John-Paul Stephenson

Review: Habeas Corpus, The People’s Theatre, Newcastle

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“This must be what they mean by ‘the permissive society’”, say Alan Bennett’s characters in various states of undress, in The People’s Theatre’s production of his 1970s comedy Habeas Corpus.

General Practitioner Arthur Wicksteed (Stephen Noone) is disgruntled at his advancing years, his wife (Sarah McLane) is generally disgruntled, and their daughter, Connie (Alison Carr), is disgruntled at the limited size of her assets in the chest department.

When she responds to an advertisement for a kit to expand her, er, collateral, a series of misidentifications, dropped trousers, and the inevitable vicar, make Bennett’s play a classic British farce with brain cells.

Set in the 1970s, the predominantly middle-class characters are coming to terms “the permissive society”; the decade in which soft core pornography and the Confessions films could be found in mainstream cinemas.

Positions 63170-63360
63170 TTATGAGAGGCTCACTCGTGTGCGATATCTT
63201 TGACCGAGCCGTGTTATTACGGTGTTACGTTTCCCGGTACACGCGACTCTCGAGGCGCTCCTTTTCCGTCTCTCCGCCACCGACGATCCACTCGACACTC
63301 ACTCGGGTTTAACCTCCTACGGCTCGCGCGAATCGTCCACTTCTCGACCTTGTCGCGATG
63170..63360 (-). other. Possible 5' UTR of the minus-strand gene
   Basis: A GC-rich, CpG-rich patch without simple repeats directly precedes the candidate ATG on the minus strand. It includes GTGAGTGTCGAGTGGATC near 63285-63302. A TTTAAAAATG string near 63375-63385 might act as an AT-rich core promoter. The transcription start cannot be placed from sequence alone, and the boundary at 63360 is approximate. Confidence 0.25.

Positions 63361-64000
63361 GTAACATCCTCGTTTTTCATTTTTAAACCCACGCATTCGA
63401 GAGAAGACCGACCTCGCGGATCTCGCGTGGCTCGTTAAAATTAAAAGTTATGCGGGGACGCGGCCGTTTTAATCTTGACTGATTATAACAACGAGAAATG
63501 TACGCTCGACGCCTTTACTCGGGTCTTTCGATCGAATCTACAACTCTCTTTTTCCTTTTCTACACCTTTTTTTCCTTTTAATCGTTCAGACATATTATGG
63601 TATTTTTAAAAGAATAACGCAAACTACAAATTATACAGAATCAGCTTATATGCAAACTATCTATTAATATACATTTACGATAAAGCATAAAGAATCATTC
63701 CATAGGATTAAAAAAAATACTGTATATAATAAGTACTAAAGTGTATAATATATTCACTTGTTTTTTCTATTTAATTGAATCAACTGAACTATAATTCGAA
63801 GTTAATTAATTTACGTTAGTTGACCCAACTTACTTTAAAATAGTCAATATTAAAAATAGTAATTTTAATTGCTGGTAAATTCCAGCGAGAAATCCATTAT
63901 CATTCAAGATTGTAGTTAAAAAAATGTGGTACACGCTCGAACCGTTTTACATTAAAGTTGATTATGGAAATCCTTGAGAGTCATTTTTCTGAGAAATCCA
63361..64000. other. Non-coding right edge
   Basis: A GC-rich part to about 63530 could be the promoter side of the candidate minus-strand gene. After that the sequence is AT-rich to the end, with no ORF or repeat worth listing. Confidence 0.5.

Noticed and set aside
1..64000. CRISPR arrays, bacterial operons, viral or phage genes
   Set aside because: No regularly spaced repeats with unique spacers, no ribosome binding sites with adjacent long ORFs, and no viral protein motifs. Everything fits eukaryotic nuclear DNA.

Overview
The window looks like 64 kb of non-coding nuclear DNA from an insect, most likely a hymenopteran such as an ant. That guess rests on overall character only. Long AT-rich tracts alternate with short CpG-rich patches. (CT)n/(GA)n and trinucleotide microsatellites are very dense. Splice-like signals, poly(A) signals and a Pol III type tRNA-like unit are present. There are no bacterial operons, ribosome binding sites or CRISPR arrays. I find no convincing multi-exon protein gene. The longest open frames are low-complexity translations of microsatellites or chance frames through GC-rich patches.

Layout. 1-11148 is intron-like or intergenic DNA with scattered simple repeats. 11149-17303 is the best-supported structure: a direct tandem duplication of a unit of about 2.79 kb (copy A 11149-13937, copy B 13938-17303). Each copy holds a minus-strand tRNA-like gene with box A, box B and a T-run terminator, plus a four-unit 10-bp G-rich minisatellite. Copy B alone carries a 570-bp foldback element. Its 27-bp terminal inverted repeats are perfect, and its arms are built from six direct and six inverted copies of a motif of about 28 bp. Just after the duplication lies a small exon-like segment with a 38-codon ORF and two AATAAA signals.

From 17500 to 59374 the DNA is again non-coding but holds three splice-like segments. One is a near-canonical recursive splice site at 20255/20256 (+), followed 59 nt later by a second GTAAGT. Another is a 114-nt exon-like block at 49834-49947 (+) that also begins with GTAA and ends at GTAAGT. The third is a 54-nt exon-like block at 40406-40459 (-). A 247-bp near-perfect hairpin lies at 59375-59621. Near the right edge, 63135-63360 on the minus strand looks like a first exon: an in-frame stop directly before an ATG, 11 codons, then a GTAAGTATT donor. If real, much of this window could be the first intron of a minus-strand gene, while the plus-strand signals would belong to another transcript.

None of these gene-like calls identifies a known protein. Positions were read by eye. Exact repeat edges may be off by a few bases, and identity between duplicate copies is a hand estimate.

There are some familiar faces in the cast from recent comedies at the People’s, but perhaps none as notable as crowd-pleasing Anne Cater, who here constitutes the play’s working class contingent, Mrs Swabb.

The established cast know how to deliver lines for maximum laughs, aided by Bennett’s script, in which he moves between standard dialogue and rhyming couplets.

Another great comedy production from the gang at The People’s. Their autumn programme promises a couple of ‘serious’ plays in the coming months, including Miller’s Death of a Salesman, but the comedy returns in the new year with Daisy Pulls It Off.

Habeas Corpus runs at The People’s Theatre, Heaton, until 11 October 2014. Tickets are available on the door, from the theatre’s website, or by calling 0191 265 5020.